Hooper @ 29 Months

Growth & Appearance: I could have sworn you had all of your molars, but mysteriously another appeared. Now you have all of them. You handled them pretty well, but they definitely caused more commotion than your regular teeth which seemed to magically sprout overnight with little interruption in your routine. The molars came with a runny nose, poor appetite, and fussy behavior. But, they’re all here, so that chapter is closed.
You almost always have a bruise or bump somewhere these days, a testament to true toddlerhood. You had the most bizarre scratches on your cheek, almost like you had run through a rose bush. They appeared after we took Sarah for a walk and we’re still not sure when, exactly, you got em’. You currently have a bruise on your forehead from tripping over a rope in the neighbors yard, a scab on your wrist from who knows what, and scabbed knees because, well, scabbed knees are part of growing up. Speaking of growing up, can you slow down? Seriously, you’re on warp speed these days and it needs to slow yo.
You’re still in size 4 diapers, size 7 or 8 shoe, size 3T (with some room to grow) clothing. 
Communication: Not sure where you picked it up, but the other day we were coming out of an elevator and as we walked past the people waiting to go in you said, “essue me” (excuse me). I’d like to take credit for your politeness but instead I’m left scratching my head.
You say “thanks” unprompted after we do something nice for you. If we give you your milk, for example, you grab it and say “thanks”.
You’re beginning to say real sentences. We were playing in the car the other day and said, “Mama, close the door”. Your Papa and I both looked at each other with our chins on our chest, proud that you said your first real sentence and disgusted that it was so bossy and cute all at the same time.
You know dogs say “ruff ruff” and cats say “m-owww”. The majority of other animals, according to you, say “roarrrrr”.
You can say hippopotamus.
You use your pointer finger a lot; like when you have an idea or want to watch “one” show or when you’re telling Sarah “no”.
You use plurals. You request to watch “one show”, though other times you request “two showS”. You also use plurals inappropriately like when you ask for “egg and baconS”, when you show us your “moneyS”, or tell us the shoes go on your “feetS”.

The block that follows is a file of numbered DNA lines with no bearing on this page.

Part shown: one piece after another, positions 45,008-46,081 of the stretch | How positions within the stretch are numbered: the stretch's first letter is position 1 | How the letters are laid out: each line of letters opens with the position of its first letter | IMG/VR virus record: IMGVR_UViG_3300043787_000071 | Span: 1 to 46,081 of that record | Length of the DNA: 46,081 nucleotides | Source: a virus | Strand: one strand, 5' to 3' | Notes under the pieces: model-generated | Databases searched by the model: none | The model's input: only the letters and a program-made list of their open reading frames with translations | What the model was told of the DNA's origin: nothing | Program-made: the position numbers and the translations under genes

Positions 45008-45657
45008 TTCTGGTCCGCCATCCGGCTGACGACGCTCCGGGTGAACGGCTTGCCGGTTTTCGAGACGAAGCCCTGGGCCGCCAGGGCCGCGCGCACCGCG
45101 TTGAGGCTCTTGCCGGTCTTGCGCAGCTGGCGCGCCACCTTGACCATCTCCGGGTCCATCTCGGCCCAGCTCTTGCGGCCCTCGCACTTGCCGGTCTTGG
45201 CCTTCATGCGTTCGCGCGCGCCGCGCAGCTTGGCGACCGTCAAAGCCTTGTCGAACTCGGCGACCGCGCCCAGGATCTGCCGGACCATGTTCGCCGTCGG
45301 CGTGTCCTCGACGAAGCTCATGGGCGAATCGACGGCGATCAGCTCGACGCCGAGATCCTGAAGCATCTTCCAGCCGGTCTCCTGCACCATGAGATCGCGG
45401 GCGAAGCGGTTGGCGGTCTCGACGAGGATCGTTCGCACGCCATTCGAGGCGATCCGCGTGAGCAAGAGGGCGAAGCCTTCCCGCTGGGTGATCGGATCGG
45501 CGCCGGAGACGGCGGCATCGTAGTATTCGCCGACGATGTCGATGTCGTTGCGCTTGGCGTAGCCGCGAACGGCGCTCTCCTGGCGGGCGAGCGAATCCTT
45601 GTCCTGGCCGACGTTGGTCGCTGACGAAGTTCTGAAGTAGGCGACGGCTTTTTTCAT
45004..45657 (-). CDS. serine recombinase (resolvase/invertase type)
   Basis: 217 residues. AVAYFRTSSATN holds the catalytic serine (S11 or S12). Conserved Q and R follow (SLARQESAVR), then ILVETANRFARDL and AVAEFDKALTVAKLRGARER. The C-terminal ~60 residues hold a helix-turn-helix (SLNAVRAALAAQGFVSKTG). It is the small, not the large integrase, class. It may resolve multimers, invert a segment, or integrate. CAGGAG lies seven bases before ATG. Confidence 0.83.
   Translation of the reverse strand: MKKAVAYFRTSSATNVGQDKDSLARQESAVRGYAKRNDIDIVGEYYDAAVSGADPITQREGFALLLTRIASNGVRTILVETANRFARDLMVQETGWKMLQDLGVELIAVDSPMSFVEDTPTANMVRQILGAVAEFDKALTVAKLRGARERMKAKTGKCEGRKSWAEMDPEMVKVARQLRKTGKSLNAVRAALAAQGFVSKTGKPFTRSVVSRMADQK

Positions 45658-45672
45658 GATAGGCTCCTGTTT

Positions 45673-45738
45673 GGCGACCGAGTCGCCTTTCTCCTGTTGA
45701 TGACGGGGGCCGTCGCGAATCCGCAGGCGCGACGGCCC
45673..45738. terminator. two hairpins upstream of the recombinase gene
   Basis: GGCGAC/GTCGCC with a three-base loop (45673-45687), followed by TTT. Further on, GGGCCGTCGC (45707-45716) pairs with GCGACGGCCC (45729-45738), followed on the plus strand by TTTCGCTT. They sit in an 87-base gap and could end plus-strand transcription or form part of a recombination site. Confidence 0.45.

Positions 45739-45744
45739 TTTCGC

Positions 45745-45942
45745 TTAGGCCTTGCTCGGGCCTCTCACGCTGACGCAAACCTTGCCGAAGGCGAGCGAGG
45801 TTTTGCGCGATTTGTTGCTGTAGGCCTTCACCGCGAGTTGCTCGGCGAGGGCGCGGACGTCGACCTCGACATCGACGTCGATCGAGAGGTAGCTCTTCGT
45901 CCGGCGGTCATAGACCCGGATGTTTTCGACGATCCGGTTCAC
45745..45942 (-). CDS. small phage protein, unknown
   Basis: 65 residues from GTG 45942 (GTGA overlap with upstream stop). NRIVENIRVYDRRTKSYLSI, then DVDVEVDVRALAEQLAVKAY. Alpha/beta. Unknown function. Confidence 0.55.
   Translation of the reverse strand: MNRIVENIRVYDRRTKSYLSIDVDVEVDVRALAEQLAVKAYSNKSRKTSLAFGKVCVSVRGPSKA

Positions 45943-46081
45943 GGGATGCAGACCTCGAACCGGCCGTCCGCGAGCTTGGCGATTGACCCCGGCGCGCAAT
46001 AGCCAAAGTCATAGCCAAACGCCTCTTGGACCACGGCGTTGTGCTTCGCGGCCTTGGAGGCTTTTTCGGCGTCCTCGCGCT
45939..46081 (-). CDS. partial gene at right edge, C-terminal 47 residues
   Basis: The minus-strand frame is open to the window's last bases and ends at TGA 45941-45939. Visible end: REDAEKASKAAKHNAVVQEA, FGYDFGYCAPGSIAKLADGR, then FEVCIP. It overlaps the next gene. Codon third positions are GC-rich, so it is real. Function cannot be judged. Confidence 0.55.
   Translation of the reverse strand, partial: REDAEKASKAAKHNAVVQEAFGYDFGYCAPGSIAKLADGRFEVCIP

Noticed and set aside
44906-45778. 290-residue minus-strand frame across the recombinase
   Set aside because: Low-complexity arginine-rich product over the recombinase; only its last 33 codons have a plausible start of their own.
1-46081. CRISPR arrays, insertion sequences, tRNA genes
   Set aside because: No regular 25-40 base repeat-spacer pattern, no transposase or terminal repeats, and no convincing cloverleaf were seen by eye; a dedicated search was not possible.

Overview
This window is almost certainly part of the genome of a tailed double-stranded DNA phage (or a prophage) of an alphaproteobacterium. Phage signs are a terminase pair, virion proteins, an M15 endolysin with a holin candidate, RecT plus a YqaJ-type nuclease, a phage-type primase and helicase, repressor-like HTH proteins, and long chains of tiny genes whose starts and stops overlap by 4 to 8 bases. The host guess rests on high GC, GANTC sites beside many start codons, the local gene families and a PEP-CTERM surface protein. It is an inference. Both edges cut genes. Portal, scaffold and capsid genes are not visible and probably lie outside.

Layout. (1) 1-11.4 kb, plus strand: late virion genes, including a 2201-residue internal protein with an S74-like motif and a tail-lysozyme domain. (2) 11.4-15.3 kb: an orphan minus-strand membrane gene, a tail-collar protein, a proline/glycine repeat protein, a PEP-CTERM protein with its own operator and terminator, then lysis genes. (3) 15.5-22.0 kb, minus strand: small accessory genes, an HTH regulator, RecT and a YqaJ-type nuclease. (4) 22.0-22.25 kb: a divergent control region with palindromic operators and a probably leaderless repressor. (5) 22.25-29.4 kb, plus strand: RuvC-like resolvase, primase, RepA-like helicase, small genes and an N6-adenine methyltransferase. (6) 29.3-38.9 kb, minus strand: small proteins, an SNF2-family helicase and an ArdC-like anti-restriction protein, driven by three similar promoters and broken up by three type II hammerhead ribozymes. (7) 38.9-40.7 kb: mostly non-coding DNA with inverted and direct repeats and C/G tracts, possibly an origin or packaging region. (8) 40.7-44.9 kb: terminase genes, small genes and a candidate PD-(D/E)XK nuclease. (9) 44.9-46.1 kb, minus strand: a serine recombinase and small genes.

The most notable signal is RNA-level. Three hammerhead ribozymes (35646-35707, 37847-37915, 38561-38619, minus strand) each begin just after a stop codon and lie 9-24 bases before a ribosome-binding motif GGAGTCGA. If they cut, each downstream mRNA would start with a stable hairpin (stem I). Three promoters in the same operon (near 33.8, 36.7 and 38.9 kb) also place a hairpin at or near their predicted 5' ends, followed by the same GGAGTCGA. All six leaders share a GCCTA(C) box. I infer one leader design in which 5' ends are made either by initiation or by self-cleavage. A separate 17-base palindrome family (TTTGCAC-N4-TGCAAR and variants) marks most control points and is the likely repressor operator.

You have a noticeable lisp when you say your “S’s”. We think it’s pretty charming.
You call your scooter a “fooder” and your grandpa a “gee paw”.
You can tell us you need to use the toilet by saying, “Pee pee, potty” and then you grab your twig and berries.
Sentences include: “Close the door”, “Sit here Papa”, and “No barking doggy”. Essentially you say all the important things.
You copy things we say and then use them inappropriately. For example, we ask, “Do you want mama to hold you?” and then, when we’re not asking but you want us to hold you, you say “Mama, hold you”. We also referred to your balance bike as your “new bike” when a friend brought it over for us to have. It’s been months and you still call it your “new bike”. We don’t correct you. 
Eating: You love using your step stool and watching us cook. You also like to use your step stool to spy on what’s on the counter. Using your step stool in the kitchen has also tipped you off to the fact that you can use just about anything as a step stool and, as a result, you are a climbing-onto-surfaces-you-shouldn’t-be-on machine these days. And it all started by trying to get you interested in food. What a fail.
I mentioned last month that we brought in an Occupational Therapist to help us out in determining a game plan for dealing with your picky and fussy and annoying behavior at the table. It’s all quite lengthy and I have a separate post in the works dedicated to the details. What I can say is this: Your eating problems are a combination of an overly-involved-anxious-about-how-much-you’re-eating father and a poor role model mother. But don’t go blaming us for the rest of your life, you’re equally difficult and definitely add your own flavor to the pot. We’re working on it, but it’s been a tough and trying road.
Sleeping: We decided to get rid of your second nap. I’m sure most parents would probably find this decision completely crazy, but it was becoming so difficult to do anything during the day. We decided to move your bedtime up to 8:30 (one hour earlier), though that doesn’t always happen. Here’s your schedule, most days: wake up around 8:30am, nap from 11:00am to 2:00pm (sometimes even 3:00pm), go to bed around 8:30pm. You still nap in your playpen because we don’t fix what ain’t broken. You spend the night in your bed. We added a safety knob on your door that prevents you from opening your own door, something we should have done a few months ago. Development: You clean up after yourself. Not always, of course. But you enjoy collecting trash and bringing it to the trash can in the kitchen. You usually clap for yourself after you’re done and say, “yeah guys”. By the same token, I had read somewhere that if your child makes a mess you should have them help clean it up to, you know, learn about consequences. The problem for us is that you like cleaning it up almost as much as you like making it. In fact, sometimes I’m convinced you spill your milk just to be able to clean it up.